Can you perform better at work after a good night's sleep?

Working long hours is not delivering better results, Eugene McGarrell discusses the solution.

Growing up in the UK I remember being impressed that our Prime Minister Margaret Thatcher only slept for 4 hours a night. The culture of my workplace in the 1980’s was dominated by long hours at work and late nights networking in a local establishment.

We have come a long way since then, right? I am not so sure.

How often do we get the reply “busy” when we ask a colleague how they are? It’s almost a badge of honour to be in back to back meetings and emailing our boss and colleagues at midnight. The busier we are, the more important we feel we become.

But that’s just it, we feel important but are we really performing at our highest level?

Athletes perform at their highest level when they train hard, when they eat well and when they get enough rest. Sure, we need to work hard but is that the same as working long hours? Of course it isn’t.

We perform better when we rest, eat and exercise. It’s not rocket science, we know it’s true yet we work ourselves to the ground. We plan days of back to back meetings, we come in early and leave work late and we stay on line to respond to urgent emails.

Of course we are now in a world where both partners are working. Often it’s the woman that has to handle the school pick-ups, the day care arrangements and the homework. She is the one that has to “make excuses” for coming in “late” and “leaving early”. Her career is sacrificed because she is unable to fulfil the expectation of organisations for people to work long hours.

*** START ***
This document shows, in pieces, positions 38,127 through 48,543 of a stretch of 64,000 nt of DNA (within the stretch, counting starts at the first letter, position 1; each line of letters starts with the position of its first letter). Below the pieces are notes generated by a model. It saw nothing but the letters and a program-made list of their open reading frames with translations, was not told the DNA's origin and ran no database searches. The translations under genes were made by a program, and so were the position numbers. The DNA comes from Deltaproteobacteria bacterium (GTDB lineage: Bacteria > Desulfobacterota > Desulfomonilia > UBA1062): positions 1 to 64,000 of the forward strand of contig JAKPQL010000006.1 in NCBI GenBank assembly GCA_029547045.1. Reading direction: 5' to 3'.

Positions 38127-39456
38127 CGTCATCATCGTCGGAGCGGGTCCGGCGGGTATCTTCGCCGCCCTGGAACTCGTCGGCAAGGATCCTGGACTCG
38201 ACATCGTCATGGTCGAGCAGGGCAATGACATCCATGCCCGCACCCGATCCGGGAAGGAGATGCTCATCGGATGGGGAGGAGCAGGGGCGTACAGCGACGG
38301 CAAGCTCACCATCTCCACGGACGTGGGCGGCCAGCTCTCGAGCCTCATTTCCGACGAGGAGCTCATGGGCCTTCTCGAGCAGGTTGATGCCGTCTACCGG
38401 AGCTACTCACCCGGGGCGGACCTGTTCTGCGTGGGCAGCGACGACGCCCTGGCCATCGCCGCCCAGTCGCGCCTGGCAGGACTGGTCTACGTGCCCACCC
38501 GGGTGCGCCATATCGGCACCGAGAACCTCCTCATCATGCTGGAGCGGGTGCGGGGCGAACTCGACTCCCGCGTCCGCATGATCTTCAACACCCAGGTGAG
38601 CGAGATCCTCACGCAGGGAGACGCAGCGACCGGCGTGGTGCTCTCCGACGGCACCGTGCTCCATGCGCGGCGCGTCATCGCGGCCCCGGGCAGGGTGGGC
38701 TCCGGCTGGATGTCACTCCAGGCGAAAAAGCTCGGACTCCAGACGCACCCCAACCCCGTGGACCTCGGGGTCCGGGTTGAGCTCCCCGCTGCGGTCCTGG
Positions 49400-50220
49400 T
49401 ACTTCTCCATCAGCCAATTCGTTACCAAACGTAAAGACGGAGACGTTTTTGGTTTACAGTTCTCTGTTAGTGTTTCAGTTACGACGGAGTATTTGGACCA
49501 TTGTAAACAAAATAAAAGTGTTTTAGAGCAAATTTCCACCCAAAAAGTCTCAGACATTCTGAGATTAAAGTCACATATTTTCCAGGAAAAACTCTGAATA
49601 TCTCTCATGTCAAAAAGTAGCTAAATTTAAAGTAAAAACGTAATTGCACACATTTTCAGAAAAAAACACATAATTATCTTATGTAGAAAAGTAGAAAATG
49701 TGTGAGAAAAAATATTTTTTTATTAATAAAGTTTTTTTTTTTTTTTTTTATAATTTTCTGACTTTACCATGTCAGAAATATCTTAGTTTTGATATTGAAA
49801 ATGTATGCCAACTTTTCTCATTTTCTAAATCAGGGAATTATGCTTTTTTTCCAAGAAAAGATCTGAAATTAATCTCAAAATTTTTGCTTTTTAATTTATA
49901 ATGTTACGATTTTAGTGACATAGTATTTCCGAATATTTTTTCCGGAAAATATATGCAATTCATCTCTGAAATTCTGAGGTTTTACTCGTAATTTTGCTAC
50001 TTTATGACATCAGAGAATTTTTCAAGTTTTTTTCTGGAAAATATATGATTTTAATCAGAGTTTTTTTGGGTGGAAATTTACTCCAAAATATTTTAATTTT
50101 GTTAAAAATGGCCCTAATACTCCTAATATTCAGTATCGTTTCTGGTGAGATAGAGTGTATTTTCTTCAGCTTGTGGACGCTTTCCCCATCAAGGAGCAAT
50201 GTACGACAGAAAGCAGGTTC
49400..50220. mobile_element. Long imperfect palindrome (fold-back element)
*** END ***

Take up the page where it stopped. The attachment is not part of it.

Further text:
Working long hours is not delivering better results. We need to be refreshed and alert throughout our work day. It’s by being “refreshed and alert” that we are more likely to make smart decisions and deliver better results.

So what’s the answer? It’s a good night’s sleep of course.

That’s not as easy as it sounds. It needs the commitment of the workplace and the commitment of the individual to change engrained behaviours.

As a leader it is our responsibility to build a culture that supports positive sleep behaviours of their people. As an individual we are responsible for embedding positive sleep hygiene life styles.

We know that poor sleep over time increases the risk of mental illness, PTSD and chronic physical disease. Cultures that use stress as a motivator will get the best out of people in the short term. However, this is just a “sugar hit” which will lead to high turnover of people, high levels of unplanned absenteeism and poor performance returns in the medium term.

If you are interested in learning more about sleep and the impact on the workforce please email the HACE Team and they will forward you the research report.